THDC and Central Water Commission’s Claims about Tehri
Truth versus the Hype
The claim of THDC, CWC and Uttarakhand Chief Minister that in absence of Tehri dam, Rishikesh and Haridwar would have been washed away is completely baseless and unfounded, nothing but a hype. Facts show that if Tehri were not there, the water level in downstream areas may have gone up earlier than it eventually did on June 18 (as per CWC, peak level in Rishikesh was 340.8 m and in Hridwar at 295.1 m), but not much higher than the levels that were achieved. THDC and CWC should refrain from making such claims as they are more like adding salt to the wounds that the people of the state are now experiencing and where dams and hydro projects have played a big role.
From all accounts, it is clear that peak flood in Bhagirathi River on which Tehri dam is situated, occurred on June 16 and the peak flood in Alaknanda occurred on June 17, so it would not be rational to add the two peaks happening at different points of time to claim that Tehri saved downstream areas. If Tehri was not there, there could have been floods in downstream a day earlier, but that does not mean peak level would have been much higher than what was the case with Tehri Dam.
From the records available on the websites of Central Water Commission (http://cwc.gov.in/Reservoir_level.htm) and Central Electricity Authority (http://cea.nic.in/daily_hydro.html), it is clear that water level in Tehri reservoir rose from 749 m on June 15 to 776.8 m on June 18 (water levels for June 16 and 17 are not available for some strange reason), this translated to increase in water storage by 652 Million Cubic meters (MCM). THDC claims that they experienced peak inflow of 244 000 cusecs and moderated that to an outflow of 14000 cusecs. To achieve this moderation for a day would take storage capacity of around 563 MCM, so it is plausible that they achieved this moderation on June 16, when Bhagirathi was experiencing peak flow. However, as we noted earlier, the peak flow in Alaknanda happened on June 17. THDC should make public hourly figures of flow in Bhagirathi and Alaknanda on June 16-18, outflow from Tehri on each of those days, level of Ganga at Devprayag, Haridwar and Rishikesh, so that everyone can assess the reality of their claim. Such information should in fact be in public domain in routine way.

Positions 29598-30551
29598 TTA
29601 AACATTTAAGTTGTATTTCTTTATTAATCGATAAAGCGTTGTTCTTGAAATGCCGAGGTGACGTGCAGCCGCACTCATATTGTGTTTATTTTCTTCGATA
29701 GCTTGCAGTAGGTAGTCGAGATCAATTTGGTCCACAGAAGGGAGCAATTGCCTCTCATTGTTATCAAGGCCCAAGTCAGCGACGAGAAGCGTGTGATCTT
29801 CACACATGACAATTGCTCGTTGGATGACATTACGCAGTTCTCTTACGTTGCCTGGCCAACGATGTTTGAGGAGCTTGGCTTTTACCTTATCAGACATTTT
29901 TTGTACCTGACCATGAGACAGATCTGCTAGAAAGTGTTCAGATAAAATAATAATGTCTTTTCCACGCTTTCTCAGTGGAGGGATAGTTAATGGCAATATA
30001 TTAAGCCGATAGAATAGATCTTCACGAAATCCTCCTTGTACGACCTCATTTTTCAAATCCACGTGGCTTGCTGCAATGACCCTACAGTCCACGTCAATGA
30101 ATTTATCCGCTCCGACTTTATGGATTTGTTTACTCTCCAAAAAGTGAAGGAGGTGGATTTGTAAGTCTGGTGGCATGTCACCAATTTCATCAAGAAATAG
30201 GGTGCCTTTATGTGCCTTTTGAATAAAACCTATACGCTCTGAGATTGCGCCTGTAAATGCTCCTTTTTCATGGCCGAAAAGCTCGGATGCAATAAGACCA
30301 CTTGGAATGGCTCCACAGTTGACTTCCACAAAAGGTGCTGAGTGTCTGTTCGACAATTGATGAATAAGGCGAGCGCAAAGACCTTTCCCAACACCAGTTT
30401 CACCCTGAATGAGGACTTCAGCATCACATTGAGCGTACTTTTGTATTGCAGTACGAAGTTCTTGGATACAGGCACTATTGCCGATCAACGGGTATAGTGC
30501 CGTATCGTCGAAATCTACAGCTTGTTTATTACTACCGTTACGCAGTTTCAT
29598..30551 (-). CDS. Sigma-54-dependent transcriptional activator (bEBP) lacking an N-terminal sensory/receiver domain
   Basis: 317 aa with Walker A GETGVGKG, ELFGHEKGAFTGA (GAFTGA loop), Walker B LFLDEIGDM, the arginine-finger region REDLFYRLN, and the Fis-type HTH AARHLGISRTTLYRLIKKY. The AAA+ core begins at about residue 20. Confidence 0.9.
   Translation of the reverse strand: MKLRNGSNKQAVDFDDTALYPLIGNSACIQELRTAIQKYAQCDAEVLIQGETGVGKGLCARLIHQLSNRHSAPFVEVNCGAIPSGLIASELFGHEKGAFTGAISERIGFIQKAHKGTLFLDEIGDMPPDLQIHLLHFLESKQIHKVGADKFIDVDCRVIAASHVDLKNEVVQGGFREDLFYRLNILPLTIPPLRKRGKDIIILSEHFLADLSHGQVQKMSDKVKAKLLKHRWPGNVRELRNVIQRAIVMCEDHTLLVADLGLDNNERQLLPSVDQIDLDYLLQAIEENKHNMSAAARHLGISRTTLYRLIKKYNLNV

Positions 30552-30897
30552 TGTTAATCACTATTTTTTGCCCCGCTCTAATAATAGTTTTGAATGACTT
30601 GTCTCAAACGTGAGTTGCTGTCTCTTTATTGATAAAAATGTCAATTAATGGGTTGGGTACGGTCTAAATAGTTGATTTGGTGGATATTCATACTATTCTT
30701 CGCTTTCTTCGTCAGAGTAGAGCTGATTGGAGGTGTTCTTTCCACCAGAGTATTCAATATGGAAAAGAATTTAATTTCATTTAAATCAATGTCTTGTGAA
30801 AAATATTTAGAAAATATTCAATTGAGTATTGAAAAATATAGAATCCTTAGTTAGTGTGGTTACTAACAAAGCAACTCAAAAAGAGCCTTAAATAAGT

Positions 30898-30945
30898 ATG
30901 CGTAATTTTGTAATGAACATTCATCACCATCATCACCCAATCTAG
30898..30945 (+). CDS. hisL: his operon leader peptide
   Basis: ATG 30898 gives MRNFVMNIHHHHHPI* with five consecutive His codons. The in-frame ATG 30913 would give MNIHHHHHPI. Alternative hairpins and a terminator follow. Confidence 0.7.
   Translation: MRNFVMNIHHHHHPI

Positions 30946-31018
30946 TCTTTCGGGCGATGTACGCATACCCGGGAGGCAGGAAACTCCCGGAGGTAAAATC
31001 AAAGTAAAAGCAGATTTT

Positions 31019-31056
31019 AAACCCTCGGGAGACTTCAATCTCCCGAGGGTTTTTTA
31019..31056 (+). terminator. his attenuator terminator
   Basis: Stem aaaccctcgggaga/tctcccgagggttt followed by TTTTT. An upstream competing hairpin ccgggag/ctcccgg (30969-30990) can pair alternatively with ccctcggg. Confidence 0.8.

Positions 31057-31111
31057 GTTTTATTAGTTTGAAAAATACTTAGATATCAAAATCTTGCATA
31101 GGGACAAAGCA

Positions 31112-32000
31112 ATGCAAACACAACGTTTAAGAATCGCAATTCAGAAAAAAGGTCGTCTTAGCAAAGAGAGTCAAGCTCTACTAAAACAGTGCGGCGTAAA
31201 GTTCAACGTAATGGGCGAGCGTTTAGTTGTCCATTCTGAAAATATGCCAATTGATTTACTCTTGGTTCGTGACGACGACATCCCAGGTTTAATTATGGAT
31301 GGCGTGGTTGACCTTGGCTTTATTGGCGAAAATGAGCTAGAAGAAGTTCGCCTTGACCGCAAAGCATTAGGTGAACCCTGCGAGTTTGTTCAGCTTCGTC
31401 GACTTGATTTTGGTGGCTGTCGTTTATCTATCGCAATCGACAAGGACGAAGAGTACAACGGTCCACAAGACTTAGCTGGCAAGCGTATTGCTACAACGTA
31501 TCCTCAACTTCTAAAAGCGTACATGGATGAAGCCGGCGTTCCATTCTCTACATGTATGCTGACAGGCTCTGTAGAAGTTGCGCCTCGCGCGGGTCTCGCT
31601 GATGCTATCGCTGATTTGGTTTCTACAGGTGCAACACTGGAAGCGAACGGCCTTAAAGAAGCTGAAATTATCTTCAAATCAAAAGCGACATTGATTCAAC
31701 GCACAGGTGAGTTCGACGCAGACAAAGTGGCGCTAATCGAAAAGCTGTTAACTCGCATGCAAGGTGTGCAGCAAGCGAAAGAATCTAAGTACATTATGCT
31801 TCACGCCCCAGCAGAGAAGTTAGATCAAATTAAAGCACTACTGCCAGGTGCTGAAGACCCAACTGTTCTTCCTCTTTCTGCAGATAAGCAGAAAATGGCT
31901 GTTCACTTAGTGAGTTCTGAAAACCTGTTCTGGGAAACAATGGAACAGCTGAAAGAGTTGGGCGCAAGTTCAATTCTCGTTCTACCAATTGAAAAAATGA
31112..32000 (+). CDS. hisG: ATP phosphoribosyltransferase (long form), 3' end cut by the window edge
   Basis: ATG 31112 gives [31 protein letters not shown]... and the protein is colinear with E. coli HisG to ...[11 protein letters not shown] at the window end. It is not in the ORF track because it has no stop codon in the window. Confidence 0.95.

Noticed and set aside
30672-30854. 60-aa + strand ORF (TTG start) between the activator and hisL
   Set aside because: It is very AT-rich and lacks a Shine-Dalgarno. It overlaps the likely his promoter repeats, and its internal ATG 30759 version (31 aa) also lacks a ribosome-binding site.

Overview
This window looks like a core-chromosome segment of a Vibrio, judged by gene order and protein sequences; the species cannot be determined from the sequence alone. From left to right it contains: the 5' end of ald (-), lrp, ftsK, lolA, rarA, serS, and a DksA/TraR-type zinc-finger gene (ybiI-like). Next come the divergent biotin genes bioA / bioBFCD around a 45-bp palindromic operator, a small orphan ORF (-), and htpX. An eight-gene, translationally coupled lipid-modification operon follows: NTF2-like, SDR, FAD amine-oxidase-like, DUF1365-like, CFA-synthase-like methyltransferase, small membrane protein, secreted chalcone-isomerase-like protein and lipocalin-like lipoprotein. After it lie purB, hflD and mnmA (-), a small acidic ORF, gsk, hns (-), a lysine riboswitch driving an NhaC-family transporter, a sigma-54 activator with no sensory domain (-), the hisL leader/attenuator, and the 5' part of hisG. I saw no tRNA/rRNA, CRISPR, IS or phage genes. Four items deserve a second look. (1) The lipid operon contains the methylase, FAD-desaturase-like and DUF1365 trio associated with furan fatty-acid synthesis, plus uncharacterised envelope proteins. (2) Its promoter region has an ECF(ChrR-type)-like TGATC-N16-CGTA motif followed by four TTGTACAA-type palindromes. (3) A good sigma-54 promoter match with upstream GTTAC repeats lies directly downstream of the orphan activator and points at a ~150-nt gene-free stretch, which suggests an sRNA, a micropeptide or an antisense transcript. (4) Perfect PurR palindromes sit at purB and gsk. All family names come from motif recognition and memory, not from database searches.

It may also be added that areas downstream of Tehri dam faced avoidable and unprecedented flood disaster in September 2010 (for details see page 20 of Aug Sept 2010 issue of Dams, Rivers & People:http://sandrp.in/drp/DRP_Aug_Sept_2010.pdf). If the dam operation is not done properly, we may be in for a repeat later this season. It should also be recalled that Tehri is a ticking time bomb in the context of large earthquake that is imminent in the state as seismologists are telling us. Tehri dam has also been cause of large number of landslides along periphery of the reservoir. People affected by the Tehri dam have still not been rehabilitated, the dam has also not been delivering the peaking power it could, as noted by Central Electricity Regulatory Authority. The dam is also silting up much faster than envisaged, reducing its water holding and power generation capacity.
In fact, CWC has failed in its flood forecasting as we made it clear earlier. Both CWC and THDC need to put their house in order rather making unfounded claims.
Himanshu Thakkar (email@example.com, 09968242798)
South Asia Network on Dams, Rivers & People (http://sandrp.in/)
For SANDRP blogs on Uttarakhand flood disaster, see: